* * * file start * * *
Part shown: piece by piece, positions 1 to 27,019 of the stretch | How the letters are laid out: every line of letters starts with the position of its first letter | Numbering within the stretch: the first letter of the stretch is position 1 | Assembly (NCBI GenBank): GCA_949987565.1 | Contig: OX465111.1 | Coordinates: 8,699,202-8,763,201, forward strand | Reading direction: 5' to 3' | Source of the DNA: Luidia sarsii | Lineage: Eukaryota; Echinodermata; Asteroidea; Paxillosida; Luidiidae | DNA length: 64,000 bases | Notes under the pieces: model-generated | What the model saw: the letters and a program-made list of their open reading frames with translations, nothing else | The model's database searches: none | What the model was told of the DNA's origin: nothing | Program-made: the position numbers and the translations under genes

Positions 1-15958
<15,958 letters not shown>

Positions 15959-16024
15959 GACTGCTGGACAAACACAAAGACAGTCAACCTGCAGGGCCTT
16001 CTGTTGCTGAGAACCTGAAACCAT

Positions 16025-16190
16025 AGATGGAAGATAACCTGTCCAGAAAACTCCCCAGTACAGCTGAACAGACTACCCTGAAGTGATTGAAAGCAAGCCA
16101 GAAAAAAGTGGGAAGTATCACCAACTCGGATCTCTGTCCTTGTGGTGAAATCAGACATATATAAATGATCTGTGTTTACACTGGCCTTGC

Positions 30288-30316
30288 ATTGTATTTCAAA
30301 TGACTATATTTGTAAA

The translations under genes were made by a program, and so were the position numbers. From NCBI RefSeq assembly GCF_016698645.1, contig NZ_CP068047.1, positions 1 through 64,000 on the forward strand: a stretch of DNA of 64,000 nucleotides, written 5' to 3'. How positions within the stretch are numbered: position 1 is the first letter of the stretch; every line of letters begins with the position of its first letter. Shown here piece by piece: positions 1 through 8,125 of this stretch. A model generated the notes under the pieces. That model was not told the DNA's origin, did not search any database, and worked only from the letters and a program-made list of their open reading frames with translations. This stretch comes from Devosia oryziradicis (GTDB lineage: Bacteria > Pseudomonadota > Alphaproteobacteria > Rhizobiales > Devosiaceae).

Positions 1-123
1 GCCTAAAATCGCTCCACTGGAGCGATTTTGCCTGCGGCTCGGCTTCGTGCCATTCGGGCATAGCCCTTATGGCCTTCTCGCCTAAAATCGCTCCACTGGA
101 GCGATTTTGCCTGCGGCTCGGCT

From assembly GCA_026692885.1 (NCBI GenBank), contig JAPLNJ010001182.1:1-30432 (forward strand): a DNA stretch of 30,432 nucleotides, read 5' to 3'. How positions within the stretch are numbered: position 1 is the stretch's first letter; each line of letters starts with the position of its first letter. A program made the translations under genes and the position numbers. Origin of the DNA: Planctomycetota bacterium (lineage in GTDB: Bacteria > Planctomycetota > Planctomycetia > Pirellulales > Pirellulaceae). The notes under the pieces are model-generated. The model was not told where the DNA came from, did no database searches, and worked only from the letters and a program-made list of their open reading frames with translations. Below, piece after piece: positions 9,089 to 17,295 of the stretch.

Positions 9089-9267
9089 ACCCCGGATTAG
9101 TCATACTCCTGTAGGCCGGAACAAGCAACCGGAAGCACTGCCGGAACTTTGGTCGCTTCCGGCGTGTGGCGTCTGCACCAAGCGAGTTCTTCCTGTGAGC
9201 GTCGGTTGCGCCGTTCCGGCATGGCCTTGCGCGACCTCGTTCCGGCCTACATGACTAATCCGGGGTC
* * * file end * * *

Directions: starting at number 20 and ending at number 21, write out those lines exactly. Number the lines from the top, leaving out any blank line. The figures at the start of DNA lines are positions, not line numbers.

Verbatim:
9101 TCATACTCCTGTAGGCCGGAACAAGCAACCGGAAGCACTGCCGGAACTTTGGTCGCTTCCGGCGTGTGGCGTCTGCACCAAGCGAGTTCTTCCTGTGAGC
9201 GTCGGTTGCGCCGTTCCGGCATGGCCTTGCGCGACCTCGTTCCGGCCTACATGACTAATCCGGGGTC